The leak pooled up in the lowest level of the six-level garage under the Adagio condominiums, damaging about five cars parked there, Lewis said. Officials are still investigating how two to three feet of water got to the garage, as there was no apparent break that caused damage to surrounding concrete or sidewalk.
The sidewalk in front of the Adagio, close to the U.S. Post Office at 6900 Wisconsin Ave., was closed off quickly after the leak was discovered. According to one MCFRS official on the scene, somebody observed the brick sidewalk buckle against the building.
Lewis said the sidewalk was closed by MCFRS as a precaution. They performed a safety check and found there’s no reason to believe the leak is undermining the road or the sidewalk.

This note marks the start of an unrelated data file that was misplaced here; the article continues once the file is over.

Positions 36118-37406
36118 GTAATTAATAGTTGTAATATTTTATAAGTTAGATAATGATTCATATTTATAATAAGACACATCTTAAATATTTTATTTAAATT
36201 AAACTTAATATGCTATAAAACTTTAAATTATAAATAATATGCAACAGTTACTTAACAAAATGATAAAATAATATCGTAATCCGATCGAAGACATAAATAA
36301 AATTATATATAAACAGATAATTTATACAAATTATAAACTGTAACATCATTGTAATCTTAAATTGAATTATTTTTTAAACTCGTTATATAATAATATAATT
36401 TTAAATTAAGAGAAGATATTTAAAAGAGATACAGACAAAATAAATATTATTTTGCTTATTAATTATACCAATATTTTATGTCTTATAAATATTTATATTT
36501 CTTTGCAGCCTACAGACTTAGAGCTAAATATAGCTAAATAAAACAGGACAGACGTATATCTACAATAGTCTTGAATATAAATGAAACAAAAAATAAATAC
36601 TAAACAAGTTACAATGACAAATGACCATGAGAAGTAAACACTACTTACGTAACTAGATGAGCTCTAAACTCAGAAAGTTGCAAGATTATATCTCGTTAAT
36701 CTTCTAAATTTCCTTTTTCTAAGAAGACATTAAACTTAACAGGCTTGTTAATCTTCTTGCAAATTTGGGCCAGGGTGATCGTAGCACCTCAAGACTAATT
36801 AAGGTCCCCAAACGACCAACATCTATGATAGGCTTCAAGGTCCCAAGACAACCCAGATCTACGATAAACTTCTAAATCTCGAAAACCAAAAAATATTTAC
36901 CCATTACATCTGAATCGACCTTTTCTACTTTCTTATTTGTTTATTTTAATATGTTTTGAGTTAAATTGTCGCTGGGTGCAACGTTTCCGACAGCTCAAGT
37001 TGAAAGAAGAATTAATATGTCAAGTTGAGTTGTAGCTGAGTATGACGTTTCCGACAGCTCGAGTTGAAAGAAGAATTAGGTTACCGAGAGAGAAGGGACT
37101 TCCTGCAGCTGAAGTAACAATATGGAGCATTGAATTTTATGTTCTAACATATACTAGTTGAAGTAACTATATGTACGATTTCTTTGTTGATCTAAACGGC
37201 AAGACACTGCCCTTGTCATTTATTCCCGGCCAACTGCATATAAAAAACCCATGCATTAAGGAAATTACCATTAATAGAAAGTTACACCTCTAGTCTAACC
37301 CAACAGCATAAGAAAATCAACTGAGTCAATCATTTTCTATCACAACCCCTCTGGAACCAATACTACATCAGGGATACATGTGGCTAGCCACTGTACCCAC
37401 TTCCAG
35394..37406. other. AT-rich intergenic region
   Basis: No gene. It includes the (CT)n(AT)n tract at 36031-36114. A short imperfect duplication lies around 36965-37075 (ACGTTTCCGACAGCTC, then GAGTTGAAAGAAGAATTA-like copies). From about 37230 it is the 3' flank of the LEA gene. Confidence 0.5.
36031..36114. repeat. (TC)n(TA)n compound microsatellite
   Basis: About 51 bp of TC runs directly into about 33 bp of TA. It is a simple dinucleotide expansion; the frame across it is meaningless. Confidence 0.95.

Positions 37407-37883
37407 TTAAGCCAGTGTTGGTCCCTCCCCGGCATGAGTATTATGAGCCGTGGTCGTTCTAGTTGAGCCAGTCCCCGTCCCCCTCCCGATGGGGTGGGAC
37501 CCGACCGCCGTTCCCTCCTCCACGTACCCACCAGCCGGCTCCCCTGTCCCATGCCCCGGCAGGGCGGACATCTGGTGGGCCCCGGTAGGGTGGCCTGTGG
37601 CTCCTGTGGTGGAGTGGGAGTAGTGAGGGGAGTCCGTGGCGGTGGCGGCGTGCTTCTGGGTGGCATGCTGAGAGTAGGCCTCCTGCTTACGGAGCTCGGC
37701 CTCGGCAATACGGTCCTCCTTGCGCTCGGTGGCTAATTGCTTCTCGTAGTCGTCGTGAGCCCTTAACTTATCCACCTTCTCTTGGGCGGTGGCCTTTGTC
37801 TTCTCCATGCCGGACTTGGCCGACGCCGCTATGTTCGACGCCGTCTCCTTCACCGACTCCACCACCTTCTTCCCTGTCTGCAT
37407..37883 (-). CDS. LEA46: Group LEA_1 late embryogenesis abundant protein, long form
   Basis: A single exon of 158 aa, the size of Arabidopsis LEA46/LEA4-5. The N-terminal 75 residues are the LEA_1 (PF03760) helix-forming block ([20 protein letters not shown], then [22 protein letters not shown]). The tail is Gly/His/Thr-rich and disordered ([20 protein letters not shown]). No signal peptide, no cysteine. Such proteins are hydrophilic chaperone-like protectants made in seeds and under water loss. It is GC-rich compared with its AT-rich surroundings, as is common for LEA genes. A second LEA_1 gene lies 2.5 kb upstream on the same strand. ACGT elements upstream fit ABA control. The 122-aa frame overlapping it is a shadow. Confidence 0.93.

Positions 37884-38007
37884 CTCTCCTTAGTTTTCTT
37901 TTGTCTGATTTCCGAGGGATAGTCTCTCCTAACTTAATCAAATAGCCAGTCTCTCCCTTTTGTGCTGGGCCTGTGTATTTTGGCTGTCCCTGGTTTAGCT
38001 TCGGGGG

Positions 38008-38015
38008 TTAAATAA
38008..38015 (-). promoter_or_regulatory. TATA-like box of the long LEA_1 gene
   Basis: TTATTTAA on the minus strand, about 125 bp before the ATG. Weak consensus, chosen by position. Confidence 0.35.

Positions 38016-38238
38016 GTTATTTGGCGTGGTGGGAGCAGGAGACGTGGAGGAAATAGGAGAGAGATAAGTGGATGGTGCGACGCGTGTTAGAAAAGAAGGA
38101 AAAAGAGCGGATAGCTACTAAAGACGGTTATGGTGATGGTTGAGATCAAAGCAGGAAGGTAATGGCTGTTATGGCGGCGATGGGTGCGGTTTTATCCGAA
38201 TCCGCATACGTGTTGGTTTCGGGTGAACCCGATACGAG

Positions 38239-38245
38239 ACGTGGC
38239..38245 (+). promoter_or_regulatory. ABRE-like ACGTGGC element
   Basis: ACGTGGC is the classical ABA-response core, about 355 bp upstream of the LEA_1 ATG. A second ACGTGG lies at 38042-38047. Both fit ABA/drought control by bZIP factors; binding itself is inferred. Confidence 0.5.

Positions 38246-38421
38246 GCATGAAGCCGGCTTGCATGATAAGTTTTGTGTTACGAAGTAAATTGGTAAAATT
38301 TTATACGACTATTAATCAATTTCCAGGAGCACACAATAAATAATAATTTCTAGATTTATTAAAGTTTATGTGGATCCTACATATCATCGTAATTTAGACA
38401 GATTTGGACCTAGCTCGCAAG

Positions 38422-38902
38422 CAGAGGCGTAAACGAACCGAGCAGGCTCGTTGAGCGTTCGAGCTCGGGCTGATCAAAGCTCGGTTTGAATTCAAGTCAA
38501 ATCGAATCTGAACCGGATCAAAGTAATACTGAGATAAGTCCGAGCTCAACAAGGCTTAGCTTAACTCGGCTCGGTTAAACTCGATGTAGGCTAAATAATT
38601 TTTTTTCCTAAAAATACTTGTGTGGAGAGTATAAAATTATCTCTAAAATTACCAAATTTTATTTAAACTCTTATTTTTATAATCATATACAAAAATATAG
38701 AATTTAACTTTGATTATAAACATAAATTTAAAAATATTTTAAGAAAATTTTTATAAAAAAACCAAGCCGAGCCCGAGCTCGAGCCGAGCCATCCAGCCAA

The leak caused a brief traffic build-up during the morning rush hour on Wisconsin Avenue, which calmed after officials opened the middle and left lanes. Montgomery County officials are warning the repairs could affect the afternoon rush hour as vehicles are taking up the right lane.
Lewis said there was no estimate on when WSSC would wrap up the repair work, but there’s a good chance they’ll be able to move some equipment out of the lane to open up more of it.
Water was restored to the condominiums and retail stores around the leak at about 11 a.m., Lewis said.